Thursday, January 24, 2008

Ethnicity at the Polls: What Latinos Think About

Now that the great eye of our 2008 campaign has settled (temporarily) on trying to figure out the Latino vote, I have a few thoughts I would like to share.

When I am voting for a candidate, I consider a number of issues:

1. Immigration - because it is my research project and I think it's interesting.

2. The DREAM act, because I know lots of DREAMERS and I think they are awesome.

3. Social Security- because my parents, aunts and uncles are on social security and get Medicare benefits (they are U.S. born, except my Dad, and the men are all WWII Veterans).

4. The Iraq War - This may sound selfish but I have a son in his early 30s and a daughter that is 26. I don't want a silly war based on mis-information force them to join the military. Plus, I attended a number of funerals during the Vietnam War and I'm traumatized.

5. International Relations and Diplomacy - this is self explanatory - I don't think this
destroy and take over attitude is good for us.

6. The Environment - because my husband developed asthma when we moved to Houston (this is one of many environmental concerns).

7. The one thing I will not list regarding my voting preference is my ethnicity. I am not saying that the U.S. has "gone past" identity politics. I just want to re-assure all you pollsters and campaign managers out there that Latinos have other things to think about besides their ethnicity.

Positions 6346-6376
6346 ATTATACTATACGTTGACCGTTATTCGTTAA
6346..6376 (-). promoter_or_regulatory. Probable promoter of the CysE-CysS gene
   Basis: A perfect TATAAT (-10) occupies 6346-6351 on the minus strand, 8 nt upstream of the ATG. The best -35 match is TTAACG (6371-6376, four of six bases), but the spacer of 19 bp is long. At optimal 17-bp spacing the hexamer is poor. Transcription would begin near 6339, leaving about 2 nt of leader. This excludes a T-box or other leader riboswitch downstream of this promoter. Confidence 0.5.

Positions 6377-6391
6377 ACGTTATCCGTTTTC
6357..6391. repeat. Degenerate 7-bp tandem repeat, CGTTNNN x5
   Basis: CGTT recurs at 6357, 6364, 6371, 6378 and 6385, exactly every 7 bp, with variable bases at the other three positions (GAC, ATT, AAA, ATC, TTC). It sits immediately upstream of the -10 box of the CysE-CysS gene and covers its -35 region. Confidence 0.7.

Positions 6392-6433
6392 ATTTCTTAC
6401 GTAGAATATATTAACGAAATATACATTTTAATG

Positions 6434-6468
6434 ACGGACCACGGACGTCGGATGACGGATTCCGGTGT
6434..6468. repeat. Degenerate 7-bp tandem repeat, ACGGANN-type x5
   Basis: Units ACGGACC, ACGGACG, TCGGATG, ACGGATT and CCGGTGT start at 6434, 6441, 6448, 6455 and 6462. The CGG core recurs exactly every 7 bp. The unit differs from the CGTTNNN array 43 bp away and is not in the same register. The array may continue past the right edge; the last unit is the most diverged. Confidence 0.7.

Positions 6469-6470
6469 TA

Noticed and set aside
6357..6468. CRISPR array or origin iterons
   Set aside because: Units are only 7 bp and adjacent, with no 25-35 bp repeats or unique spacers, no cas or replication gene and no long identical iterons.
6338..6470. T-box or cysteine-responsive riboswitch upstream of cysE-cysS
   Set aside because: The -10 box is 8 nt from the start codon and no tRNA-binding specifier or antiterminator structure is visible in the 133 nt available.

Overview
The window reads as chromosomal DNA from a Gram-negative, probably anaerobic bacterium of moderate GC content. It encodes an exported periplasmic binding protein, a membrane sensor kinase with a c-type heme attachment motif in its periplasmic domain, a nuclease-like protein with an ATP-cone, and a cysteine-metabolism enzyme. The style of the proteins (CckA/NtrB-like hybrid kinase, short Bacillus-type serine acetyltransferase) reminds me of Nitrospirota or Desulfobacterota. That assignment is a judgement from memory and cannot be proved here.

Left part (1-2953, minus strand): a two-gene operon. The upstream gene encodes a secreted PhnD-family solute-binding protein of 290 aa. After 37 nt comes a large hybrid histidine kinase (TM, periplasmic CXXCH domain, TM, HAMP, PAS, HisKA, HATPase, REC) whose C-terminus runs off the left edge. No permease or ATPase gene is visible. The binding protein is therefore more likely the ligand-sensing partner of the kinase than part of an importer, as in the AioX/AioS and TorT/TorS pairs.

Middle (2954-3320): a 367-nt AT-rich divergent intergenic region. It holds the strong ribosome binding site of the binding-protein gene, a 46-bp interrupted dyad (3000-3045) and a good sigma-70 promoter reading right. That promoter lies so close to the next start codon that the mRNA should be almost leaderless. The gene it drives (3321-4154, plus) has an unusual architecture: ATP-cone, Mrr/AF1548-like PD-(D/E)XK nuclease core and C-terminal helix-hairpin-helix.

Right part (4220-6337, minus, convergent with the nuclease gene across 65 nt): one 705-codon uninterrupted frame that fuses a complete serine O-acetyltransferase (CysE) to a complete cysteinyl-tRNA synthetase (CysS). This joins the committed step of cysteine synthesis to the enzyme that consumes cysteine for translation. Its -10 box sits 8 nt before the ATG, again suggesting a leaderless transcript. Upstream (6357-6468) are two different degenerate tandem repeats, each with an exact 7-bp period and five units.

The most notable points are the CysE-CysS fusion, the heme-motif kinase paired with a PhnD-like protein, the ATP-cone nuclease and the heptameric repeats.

8. The Economy - will gas hit $5.00 a gallon? Will my neighbors and family members keep their jobs?

Before I am raked over the coals for statement number 7, I must say that I am centered in my identity just as much as a Jewish person could be in theirs, or a WASP could be in his/hers. But I'm telling
you not worry so much about my identity and how to figure it out. Our vote will depend on what specifically affects us as people not that we belong to a certain ethnic or racial group.

We (Latinos) worry about most of the same things that you do, except you generally don't notice. We are pragmatic, you help out some of us we are grateful (i.e. Rick Noriega who helped with the DREAM Act in Texas) and will respond in kind.

The fact that we eat tacos and see our grandmothers more twice a year, means that we have certain cultural traditions that are not necessarily in the mainstream. But we are still Americans - and our blood is red just like yours -and believe it or not, this is what is mostly on our minds when we vote.

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